Supplementary Material for: Long-Lasting Effects of BCG Vaccination on Both Heterologous Th1/Th17 Responses and Innate Trained Immunity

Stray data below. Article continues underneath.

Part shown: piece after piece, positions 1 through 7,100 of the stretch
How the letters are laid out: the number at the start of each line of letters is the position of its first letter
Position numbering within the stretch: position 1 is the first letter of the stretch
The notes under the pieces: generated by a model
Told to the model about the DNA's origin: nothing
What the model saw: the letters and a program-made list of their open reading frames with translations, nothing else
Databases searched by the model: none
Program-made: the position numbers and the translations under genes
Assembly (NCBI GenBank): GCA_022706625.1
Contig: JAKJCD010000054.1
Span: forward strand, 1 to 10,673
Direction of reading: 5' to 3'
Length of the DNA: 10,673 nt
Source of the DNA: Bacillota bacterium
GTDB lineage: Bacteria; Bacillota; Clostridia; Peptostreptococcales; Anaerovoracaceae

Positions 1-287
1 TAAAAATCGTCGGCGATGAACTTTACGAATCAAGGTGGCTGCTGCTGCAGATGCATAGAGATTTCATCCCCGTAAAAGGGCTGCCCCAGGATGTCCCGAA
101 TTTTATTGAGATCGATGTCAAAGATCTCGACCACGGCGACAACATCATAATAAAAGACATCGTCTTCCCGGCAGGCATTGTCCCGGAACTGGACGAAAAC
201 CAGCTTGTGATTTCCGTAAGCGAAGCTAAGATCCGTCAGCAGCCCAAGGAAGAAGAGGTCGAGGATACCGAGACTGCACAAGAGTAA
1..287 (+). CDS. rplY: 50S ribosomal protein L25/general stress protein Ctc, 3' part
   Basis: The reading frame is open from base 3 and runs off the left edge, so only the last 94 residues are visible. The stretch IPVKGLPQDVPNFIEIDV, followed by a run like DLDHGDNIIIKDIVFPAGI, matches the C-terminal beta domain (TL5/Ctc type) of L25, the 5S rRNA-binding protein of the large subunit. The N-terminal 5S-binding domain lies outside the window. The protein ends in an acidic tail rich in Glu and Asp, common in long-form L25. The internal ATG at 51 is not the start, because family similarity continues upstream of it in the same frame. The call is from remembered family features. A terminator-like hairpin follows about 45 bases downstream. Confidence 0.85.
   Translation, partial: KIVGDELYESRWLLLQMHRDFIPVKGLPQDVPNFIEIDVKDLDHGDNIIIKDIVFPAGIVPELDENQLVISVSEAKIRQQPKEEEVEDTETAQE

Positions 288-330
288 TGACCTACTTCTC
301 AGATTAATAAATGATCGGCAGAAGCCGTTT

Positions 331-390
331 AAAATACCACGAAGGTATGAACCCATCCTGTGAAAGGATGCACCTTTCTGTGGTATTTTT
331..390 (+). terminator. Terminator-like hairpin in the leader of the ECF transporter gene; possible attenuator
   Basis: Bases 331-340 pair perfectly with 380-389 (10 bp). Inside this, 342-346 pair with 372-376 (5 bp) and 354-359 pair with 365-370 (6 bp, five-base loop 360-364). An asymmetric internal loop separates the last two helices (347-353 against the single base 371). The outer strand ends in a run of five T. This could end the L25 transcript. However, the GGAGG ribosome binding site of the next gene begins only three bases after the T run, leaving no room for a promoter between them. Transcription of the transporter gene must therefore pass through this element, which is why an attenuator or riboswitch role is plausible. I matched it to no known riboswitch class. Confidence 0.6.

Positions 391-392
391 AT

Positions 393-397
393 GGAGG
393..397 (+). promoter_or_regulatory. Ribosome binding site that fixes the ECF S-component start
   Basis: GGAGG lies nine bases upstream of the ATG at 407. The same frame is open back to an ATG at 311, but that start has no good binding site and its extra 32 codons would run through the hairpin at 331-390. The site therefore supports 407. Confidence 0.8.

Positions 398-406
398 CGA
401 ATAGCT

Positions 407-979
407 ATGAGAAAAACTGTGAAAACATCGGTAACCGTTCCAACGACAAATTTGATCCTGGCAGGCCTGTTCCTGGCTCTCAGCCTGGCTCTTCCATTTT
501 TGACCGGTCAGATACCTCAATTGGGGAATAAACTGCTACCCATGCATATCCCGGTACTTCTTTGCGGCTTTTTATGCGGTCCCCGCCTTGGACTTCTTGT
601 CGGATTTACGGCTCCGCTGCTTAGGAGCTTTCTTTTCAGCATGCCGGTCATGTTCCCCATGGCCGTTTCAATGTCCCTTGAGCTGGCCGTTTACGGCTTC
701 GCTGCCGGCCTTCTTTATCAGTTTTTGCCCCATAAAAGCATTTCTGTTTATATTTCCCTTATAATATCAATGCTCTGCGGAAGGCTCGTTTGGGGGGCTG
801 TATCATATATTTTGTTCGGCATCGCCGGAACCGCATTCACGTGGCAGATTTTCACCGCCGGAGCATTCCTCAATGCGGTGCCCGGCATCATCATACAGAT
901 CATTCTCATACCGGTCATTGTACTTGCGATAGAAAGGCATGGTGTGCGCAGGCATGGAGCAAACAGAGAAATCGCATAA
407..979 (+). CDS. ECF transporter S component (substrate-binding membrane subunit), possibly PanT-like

We have recently shown that BCG (Bacillus Calmette-Guérin) vaccination in healthy volunteers induces epigenetic reprogramming of monocytes, leading to increased cytokine production in response to nonrelated pathogens for up to 3 months after vaccination. This phenomenon was named ‘trained immunity'. In the present study we assessed whether BCG was able to induce long-lasting effects on both trained immunity and heterologous T helper 1 (Th1) and Th17 immune responses 1 year after vaccination. The production of TNFα and IL-1β to mycobacteria or unrelated pathogens was higher after 2 weeks and 3 months postvaccination, but these effects were less pronounced 1 year after vaccination. However, monocytes recovered 1 year after vaccination had an increased expression of pattern recognition receptors such as CD14, Toll-like receptor 4 (TLR4) and mannose receptor, and this correlated with an increase in proinflammatory cytokine production after stimulation with the TLR4 ligand lipopolysaccharide. The heterologous production of Th1 (IFN-γ) and Th17 (IL-17 and IL-22) immune responses to nonmycobacterial stimulation remained strongly elevated even 1 year after BCG vaccination. In conclusion, BCG induces sustained changes in the immune system associated with a nonspecific response to infections both at the level of innate trained immunity and at the level of heterologous Th1/Th17 responses.